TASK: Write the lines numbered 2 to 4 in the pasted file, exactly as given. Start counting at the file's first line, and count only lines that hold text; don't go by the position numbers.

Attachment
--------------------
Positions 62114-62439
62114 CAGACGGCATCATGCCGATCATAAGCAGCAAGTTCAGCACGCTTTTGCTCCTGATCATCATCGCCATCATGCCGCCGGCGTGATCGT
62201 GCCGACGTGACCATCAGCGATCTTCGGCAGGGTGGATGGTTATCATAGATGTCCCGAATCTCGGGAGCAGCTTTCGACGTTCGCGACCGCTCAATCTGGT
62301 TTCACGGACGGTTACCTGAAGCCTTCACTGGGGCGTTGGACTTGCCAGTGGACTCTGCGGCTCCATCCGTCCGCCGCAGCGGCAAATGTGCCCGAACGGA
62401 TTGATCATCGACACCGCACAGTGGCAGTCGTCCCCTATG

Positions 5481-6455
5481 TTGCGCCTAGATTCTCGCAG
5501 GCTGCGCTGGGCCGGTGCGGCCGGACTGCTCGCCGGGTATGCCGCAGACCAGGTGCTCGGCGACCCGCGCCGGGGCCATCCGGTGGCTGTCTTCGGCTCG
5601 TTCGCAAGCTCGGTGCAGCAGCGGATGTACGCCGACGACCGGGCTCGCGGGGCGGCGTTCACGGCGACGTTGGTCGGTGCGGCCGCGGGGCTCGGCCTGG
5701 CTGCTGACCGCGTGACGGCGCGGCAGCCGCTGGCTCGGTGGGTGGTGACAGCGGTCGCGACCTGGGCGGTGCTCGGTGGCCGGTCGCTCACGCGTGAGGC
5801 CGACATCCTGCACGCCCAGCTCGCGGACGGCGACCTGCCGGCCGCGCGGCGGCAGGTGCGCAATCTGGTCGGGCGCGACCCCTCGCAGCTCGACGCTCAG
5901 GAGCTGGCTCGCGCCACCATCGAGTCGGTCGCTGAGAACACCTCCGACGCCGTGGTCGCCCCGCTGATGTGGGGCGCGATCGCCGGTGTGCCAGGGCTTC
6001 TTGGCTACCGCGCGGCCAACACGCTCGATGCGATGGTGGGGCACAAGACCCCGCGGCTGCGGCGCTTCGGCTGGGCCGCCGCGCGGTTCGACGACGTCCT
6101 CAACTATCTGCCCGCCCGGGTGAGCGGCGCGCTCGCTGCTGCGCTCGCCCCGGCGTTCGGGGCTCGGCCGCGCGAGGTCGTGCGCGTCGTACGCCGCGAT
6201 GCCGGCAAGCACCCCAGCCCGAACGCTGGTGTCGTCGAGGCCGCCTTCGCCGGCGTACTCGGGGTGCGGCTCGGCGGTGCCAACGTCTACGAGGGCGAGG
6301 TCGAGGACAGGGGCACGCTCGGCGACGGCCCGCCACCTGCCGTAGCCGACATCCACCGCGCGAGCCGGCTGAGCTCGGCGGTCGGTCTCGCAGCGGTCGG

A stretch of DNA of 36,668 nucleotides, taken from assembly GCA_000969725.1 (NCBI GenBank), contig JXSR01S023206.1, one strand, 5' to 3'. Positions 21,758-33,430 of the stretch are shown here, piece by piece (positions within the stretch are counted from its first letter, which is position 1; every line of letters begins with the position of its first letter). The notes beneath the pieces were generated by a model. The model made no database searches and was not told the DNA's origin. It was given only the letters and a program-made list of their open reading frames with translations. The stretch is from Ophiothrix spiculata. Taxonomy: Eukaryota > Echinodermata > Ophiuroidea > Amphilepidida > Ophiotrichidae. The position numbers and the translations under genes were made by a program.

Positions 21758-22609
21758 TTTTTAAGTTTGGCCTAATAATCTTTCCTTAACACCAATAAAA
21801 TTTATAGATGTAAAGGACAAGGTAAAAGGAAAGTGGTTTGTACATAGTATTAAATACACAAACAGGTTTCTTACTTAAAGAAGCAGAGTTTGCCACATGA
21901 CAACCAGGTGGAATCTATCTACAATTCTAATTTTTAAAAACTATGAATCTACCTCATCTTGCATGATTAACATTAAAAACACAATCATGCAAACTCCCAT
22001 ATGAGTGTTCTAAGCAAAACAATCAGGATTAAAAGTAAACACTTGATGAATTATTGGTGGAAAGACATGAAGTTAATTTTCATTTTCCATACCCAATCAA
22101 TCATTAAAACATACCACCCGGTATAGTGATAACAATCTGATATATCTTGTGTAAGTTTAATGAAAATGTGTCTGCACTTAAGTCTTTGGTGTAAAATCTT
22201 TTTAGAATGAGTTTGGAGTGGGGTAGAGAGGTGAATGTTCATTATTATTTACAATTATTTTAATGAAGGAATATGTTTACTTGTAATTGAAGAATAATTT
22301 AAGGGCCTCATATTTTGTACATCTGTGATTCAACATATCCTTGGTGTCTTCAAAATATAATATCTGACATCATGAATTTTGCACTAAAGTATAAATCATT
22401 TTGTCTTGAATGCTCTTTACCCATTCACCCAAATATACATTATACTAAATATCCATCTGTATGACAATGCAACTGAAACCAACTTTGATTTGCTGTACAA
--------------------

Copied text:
62114 CAGACGGCATCATGCCGATCATAAGCAGCAAGTTCAGCACGCTTTTGCTCCTGATCATCATCGCCATCATGCCGCCGGCGTGATCGT
62201 GCCGACGTGACCATCAGCGATCTTCGGCAGGGTGGATGGTTATCATAGATGTCCCGAATCTCGGGAGCAGCTTTCGACGTTCGCGACCGCTCAATCTGGT
62301 TTCACGGACGGTTACCTGAAGCCTTCACTGGGGCGTTGGACTTGCCAGTGGACTCTGCGGCTCCATCCGTCCGCCGCAGCGGCAAATGTGCCCGAACGGA